Telechart for Forward-Testing Trading Strategies

Last week I wrote an article about a situation that often stymies traders who are serious about learning a discretionary strategy.   During forward-testing, many tools inadvertantly give clues as to what the next bar will do, rendering the effort useless.

One tool, however, presents a clean view of the chart at all times.   That tool is Telechart by Worden Brothers.   

See more about Telechart – click here

Here’s an example.  Can you tell from the charting (not the price action) what the next bar will do?

telechart_stock_chart_forward_walk_1

I don’t think so.   Click here to see the chart with one more bar.

Forward-testing – done correctly – gives a trader the chance to see a trading strategy in action does bar by bar.  Even though it lacks the emotional component of live trading, its a necessary step to learning discretionary trading.  It does take real effort though.

If you’re serious enough to do forward-testing, then you owe it to yourself to set up an environment without “cheats” that cheat yourself out of the real experience.  Telechart  is the one tool in my kit that helps me do that.

Forward-Testing Spoilers

forward-testing spoiler

Many of the tools I’ve tried subtly spoil the surprise when used for forward-testing.

What I mean by forward-testing is taking a chart, scrolling back in time – without peeking! – and then stepping forward one bar at a time.  The purpose of the exercise is to try out a discretionary trading strategy in a safe environment.   Granted it is not the same as live trading but it does give one a way to see how  the decision-making  might work, if not feel.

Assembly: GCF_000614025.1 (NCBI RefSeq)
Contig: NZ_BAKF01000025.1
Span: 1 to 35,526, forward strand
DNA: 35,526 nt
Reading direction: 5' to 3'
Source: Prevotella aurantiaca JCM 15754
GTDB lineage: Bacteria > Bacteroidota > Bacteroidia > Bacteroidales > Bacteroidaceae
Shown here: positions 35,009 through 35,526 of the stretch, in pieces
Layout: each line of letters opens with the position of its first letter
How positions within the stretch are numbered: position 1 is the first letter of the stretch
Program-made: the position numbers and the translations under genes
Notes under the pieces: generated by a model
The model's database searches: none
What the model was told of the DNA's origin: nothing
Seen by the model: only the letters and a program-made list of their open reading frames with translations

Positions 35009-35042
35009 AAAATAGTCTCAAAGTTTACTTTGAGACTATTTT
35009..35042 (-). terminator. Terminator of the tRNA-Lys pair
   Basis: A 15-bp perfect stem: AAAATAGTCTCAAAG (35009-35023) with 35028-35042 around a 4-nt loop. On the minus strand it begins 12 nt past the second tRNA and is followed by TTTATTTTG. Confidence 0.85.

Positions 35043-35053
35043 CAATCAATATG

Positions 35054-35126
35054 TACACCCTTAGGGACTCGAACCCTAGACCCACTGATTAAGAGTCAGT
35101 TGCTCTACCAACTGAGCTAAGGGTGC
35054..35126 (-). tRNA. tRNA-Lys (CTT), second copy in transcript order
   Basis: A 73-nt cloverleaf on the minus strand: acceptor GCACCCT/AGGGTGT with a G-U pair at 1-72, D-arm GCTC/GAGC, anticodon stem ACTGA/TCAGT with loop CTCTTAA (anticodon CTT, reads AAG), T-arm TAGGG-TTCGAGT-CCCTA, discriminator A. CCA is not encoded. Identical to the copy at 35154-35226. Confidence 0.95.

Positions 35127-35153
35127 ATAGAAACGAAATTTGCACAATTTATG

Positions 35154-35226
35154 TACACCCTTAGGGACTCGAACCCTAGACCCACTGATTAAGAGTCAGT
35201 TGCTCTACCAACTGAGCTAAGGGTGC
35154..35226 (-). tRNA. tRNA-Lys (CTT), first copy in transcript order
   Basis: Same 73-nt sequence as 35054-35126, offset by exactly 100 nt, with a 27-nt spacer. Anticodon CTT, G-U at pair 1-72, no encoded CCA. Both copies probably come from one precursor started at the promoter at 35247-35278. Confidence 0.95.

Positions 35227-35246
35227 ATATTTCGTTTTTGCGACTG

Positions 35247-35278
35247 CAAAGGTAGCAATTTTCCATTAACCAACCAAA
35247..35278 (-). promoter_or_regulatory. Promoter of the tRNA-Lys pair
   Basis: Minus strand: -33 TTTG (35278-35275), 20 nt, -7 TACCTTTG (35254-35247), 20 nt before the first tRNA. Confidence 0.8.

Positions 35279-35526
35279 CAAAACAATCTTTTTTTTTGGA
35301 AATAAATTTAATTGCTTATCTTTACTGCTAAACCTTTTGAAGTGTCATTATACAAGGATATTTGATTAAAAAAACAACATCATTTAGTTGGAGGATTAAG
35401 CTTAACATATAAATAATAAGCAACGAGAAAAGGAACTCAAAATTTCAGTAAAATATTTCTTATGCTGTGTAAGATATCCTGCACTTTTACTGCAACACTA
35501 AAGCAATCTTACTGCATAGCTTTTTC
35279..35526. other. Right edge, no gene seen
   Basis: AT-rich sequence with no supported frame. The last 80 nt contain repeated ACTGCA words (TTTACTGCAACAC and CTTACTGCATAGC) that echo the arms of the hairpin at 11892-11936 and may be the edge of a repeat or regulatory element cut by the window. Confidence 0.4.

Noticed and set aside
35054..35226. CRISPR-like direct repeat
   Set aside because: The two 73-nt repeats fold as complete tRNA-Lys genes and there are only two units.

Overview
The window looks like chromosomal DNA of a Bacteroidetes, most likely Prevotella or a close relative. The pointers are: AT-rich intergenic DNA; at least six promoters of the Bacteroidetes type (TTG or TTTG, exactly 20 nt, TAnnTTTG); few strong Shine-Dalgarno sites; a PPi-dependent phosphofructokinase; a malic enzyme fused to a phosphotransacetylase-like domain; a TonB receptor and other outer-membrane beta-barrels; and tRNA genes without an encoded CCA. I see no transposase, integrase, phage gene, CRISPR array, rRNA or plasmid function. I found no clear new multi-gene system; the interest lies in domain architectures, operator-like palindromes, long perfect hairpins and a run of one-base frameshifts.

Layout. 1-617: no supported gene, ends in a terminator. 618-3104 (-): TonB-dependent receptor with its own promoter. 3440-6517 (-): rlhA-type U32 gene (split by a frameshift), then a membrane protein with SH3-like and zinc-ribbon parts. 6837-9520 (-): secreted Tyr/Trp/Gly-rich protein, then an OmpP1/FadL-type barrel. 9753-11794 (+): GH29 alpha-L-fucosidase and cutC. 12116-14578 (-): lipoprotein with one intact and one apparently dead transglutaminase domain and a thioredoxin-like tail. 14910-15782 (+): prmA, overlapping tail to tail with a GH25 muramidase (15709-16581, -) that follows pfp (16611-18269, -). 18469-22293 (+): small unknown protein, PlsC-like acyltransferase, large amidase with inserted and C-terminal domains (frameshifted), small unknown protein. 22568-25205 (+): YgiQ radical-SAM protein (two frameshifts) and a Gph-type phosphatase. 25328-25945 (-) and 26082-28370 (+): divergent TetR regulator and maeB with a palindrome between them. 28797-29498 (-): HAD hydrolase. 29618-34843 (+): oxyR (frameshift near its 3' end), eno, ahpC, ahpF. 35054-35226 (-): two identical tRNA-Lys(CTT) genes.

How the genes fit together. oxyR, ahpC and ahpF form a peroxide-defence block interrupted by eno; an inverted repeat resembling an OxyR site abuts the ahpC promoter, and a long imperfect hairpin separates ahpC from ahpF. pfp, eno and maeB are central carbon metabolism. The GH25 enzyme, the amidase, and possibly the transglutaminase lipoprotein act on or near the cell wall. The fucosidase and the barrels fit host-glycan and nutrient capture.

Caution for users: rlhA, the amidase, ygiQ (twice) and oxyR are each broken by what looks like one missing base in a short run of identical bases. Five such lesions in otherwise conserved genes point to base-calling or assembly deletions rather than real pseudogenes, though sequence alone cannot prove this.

The trouble is that many tools give away the secret of the next bar with subtle and not-so-subtle hints about what the next bar is going to do.   These type of signs you wouldn’t really find at the right edge of a real chart, they are artifacts of display in the middle of the price history.  

Take this example at the top of this article.   Can you guess what happens with the next bar without applying any trading strategy, just looking at how the chart is rendered?

Next post will explain this example and show you a tool that’s not a spoiler.

Curve-Fitting Definition

 Curve-fitting in general is the process of finding the (mathematical) description which best matches a given set of data.    When its not applied to trading strategies, it can be a very useful way of drawing conclusions from experimental data.

 When applied to trading strategies, curve-fitting can produce over-optimized, over-optimistic results.   In any set of price data, there is some “magic”  combination of indicators and parameters that catches most every move and shows outstanding results.    Unfortunately, that magic formula is the result of chance and is different for every data set.   That means that future results probably won’t come close to the numbers generated with the full benefit of hindsight.

Extra Insight: 

There’s a fine line here.   On the one hand, we want to use backtesting to see how trading strategies performed in the past with an eye to picking the best one to trade.    On the other hand, we don’t want to trade a fantasy strategy that has little chance of working in the future.